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DOJ announces first charges of alleged COVID-19 stimulus relief fraud

The department says two men fraudulently sought nearly half a million in loans.

The Justice Department announced its first series of charges targeting fraud in the COVID-19 stimulus relief package for small businesses on Tuesday after two Rhode Island men allegedly filed for more than half a million dollars in loans to help pay employees that the government says do not exist.

Federal prosecutors said David Staveley and David Butziger fraudulently applied for forgivable loans from the Small Business Association's established under the Coronavirus Aid, Relief, and Economic Security (CARES) Act passed by Congress last month.

According to court documents, both claimed to have "dozens of employees" across several different businesses, but the government said in actuality they had "no salaried employees" and in one instance applied for a loan "to pay employees at a business [they] did not own."

In one application cited by prosecutors, Staveley allegedly requested $438,500 that he said he would pay out to employees across three restaurants. Two of the restaurants, according to the criminal complaint, were not operational before or after the current crisis. Stavely had no ownership stake in the third, the government claims.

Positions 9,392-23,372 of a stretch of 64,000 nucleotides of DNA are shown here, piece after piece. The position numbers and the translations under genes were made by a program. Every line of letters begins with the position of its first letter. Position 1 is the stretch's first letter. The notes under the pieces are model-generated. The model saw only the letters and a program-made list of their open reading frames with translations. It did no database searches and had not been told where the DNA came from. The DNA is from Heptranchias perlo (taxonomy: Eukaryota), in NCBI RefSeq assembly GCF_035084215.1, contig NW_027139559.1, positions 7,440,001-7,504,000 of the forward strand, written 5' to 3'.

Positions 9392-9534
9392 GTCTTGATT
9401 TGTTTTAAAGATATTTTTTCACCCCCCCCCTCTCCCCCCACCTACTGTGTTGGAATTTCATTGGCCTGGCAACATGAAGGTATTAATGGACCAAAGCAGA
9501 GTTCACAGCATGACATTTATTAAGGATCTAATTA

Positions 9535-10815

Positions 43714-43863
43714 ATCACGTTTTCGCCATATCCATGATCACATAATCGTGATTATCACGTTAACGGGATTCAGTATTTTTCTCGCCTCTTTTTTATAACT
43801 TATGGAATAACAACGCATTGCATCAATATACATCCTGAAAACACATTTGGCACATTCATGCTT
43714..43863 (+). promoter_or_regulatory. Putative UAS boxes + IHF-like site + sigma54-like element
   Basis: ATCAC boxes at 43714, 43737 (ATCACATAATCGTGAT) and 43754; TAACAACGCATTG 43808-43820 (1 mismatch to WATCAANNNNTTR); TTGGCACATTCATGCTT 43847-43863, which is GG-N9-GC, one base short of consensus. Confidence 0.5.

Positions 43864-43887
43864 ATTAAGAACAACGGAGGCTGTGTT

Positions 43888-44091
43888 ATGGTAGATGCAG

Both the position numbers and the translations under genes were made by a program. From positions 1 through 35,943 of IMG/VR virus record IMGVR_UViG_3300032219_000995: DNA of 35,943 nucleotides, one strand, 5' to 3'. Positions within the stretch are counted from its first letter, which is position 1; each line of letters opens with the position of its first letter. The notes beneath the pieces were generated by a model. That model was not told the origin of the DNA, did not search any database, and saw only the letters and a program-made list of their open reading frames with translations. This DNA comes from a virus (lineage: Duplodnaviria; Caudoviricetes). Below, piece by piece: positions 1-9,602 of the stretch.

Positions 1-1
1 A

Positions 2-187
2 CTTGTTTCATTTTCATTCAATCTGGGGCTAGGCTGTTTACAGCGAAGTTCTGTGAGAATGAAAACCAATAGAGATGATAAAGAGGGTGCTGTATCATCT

In a separate instance cited in the complaint, Butziger is alleged to have spoken to an FBI undercover agent who was posing as a bank compliance officer and claimed he had seven full-time employees on his payroll that he had to lay off at the end of March and planned to pay with the government loans.

After providing the agent with the list of supposed employees, though, those reached by the FBI reportedly said they were never employed with the company.

“Thankfully we were able to stop them before taxpayers were defrauded," said Joseph Bonavolonta, the Special Agent in Charge of the FBI's Boston Field Office. "But today’s arrests should serve as a warning to others that the FBI and our law enforcement partners will aggressively go after bad actors like them who are utilizing the COVID-19 pandemic as an opportunity to commit fraud.”

Both men were charged with conspiracy to commit bank fraud and other financial charges. As of Tuesday afternoon, neither had listed representation in the case and ABC News' attempts to reach them were not immediately successful.